Darwin Convention Centre, Hassell in association with Crawford Architects
photo Brett Boardman

What's on

National Architecture Awards

The National Architecture Awards is an integrated, hierarchical program resulting in annual awards at National, Chapter (State and Territory) and, in some states, Regional levels. To enter the National Architecture Awards, Institute members are required to submit projects at the relevant Chapter or Regional level depending on the project’s location.

Entering the Awards

The 2019 Awards are closed for entries. The 2020 Awards Program will open from November 2019.See the Key Dates & Events page for all Chapter program dates.

Prior to commencing your entry, entrants are required to read the Awards, Prizes and Honours Policy, the Awards Terms and Conditions, and the Awards Entry Handbook. These documents can be found on the Important Documents page

Entry in the Australian Institute of Architects Architecture Awards Program is open to registered architects who are Institute members. See the Membership page for information on joining the Institute. A+ Members receive 10% discount on entry fees. 

Entries must be submitted in the state or territory in which the project is located. Questions relating to submissions should be directed to the relevant local Chapter.

National Architecture Awards Categories

Award categories 1 through to 12 are consistent across all state and territory Chapters, except where some Chapters have subcategories. Chapters may also include other Chapter-specific awards that are not part of the National Awards Program. These awards do not progress to the National Awards.

Category 1: Public Architecture
Projects in this category must be predominantly of a public or institutional nature generally falling within BCA Class 9. It does not include projects falling within the definition of Educational Architecture or any BCA Class 9b building used primarily for educational purposes.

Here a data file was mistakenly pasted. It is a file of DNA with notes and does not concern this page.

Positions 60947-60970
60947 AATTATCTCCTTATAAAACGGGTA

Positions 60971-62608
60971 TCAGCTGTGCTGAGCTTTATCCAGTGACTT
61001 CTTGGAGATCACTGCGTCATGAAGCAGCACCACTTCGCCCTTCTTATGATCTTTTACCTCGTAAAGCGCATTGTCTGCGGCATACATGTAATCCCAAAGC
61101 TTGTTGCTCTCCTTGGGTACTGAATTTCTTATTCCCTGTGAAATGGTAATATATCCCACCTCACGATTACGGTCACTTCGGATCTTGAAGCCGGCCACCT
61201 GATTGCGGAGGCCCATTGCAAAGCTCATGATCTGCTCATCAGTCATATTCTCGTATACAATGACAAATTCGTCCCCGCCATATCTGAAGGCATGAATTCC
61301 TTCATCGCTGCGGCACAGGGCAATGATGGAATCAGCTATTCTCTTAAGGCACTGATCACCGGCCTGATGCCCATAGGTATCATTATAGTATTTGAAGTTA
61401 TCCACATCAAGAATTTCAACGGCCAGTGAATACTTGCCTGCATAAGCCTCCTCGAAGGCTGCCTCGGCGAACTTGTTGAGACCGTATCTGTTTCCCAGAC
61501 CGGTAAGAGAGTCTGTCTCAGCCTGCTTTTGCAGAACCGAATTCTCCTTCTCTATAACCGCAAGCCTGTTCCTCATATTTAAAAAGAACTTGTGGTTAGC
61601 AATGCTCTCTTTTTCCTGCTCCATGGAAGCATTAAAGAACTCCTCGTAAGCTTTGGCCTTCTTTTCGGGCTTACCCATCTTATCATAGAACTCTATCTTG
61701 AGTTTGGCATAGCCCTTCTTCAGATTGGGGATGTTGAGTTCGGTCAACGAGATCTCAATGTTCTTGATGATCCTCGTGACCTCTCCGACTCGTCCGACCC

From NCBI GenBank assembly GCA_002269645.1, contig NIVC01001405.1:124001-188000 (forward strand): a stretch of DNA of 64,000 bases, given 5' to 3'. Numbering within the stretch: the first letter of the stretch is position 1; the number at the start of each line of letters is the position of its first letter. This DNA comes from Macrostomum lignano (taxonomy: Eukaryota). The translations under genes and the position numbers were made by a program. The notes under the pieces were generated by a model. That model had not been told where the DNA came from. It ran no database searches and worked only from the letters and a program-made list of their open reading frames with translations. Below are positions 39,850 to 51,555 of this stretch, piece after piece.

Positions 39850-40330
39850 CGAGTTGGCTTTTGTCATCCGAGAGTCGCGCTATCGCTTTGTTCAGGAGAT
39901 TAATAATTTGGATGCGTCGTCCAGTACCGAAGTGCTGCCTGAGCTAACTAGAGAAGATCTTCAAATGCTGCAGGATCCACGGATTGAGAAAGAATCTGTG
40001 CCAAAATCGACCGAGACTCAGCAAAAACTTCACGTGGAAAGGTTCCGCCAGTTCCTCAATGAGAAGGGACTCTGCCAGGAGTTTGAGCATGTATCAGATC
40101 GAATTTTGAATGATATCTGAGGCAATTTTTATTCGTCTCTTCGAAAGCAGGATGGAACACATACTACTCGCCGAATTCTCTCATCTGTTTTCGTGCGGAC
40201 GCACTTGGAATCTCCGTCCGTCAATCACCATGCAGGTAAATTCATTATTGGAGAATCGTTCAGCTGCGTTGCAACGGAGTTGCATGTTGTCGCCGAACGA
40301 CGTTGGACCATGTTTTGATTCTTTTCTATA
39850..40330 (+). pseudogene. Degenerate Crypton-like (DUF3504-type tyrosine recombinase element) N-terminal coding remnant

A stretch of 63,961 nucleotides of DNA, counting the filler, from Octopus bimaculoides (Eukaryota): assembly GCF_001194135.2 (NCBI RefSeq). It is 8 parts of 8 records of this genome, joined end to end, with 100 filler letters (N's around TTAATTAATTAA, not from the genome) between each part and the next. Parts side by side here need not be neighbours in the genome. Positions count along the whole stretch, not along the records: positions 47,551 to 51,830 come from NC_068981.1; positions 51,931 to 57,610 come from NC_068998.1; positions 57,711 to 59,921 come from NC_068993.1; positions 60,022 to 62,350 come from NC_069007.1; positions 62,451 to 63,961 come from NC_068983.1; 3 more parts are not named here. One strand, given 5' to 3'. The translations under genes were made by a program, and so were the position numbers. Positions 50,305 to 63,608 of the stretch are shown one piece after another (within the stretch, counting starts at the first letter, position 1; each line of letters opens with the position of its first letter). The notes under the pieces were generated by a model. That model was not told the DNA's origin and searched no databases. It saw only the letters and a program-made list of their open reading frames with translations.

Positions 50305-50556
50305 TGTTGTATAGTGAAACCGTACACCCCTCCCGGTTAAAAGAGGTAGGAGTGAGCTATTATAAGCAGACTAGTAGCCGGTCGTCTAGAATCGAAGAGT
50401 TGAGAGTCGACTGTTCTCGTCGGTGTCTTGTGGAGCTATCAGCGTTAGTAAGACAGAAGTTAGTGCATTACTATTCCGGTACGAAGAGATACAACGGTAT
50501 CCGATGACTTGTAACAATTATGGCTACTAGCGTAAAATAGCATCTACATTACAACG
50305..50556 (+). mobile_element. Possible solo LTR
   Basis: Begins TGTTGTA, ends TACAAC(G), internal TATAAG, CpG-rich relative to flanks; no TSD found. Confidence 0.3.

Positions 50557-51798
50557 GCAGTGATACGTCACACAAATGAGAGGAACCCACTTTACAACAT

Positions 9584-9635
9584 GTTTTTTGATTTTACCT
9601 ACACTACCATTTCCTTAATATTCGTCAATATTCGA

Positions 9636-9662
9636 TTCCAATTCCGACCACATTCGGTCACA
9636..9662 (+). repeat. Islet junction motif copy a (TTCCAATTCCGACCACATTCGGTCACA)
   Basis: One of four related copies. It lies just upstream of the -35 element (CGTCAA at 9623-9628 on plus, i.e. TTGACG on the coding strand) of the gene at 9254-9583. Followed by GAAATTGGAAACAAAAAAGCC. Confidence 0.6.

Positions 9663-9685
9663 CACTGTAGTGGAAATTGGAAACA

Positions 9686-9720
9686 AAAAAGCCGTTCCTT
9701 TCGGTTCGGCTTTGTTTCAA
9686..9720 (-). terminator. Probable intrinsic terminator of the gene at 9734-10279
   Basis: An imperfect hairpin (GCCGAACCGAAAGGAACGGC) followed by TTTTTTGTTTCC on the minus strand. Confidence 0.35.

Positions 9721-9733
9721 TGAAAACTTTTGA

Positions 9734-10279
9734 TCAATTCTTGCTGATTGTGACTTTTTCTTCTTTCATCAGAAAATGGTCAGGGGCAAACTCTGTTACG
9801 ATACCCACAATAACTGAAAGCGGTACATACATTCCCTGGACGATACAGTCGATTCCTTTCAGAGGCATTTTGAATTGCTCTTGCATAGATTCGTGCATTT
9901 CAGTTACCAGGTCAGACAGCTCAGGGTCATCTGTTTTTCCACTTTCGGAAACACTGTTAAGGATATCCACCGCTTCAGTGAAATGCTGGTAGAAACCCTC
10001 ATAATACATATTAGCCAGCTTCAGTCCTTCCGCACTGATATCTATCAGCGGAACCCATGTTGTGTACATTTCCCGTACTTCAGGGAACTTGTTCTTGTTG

Category 2: Educational Architecture
Projects in this category may be any preschool, primary, secondary or tertiary educational facility and/or joint research facilities in which an educational institution is a significant partner. Education projects may not be entered in the Public Architecture category.
Category 3: Residential Architecture – Houses (New)
Projects in this category must be residential, generally falling within BCA Class 1a and must be new builds. Projects with up to two self-contained dwellings may be entered in this category.
Category 4: Residential Architecture – Houses (Alterations & Additions)
Projects must be residential, generally falling within BCA Class 1a, and must include renovations or alterations or additions to an existing building, whether or not the building was residential in nature in the first instance. Projects with up to two self-contained dwellings may be entered in this category.
Category 5: Residential Architecture – Multiple Housing
Projects in this category must be residential and comprise of, or include, two or more self-contained dwellings (whether or not the building includes uses for other purposes).
Category 6: Commercial Architecture
Projects in this category must be built primarily for commercial purposes, generally falling within BCA Classes 3b, 5, 6, 7 and 8.
Category 7: Heritage
This category is for any built conservation project or study developed in accordance with the Australian ICOMOS Burra Charter, or any adaptive reuse of a heritage structure.
Category 8: Interior Architecture
Projects in this category must be interior spaces and environments within a new building or the refurbishment of an existing building.
Category 9: Urban Design
Projects in this category may be single buildings, groups of buildings or non-building projects, studies or masterplans, which are of public, civic or urban design in nature. Awarded projects must have enhanced the quality of the built environment or public domain or contribute to the wellbeing of the broader community.
Category 10: Small Project Architecture
Projects in this category will be those considered to be 'small' in terms of area or budget as determined by the Jury. Projects are recognised that have been constrained by space or cost restrictions, but have achieved a level of invention, creativity and craftsmanship beyond these constraints. This category can accommodate projects, typically projects in the public realm, which may be over-looked against larger scale projects in other categories or may be transient or experimental in nature, such as exhibition design, set design, playgrounds, architectural sculptures or installations that may or may not be able to be visited by the Jury. Projects of all functional types may be considered.
  • Residential projects are not eligible for this category. 
  • Projects concurrently entered into any other category are not eligible for this category. 
Category 11: Sustainable Architecture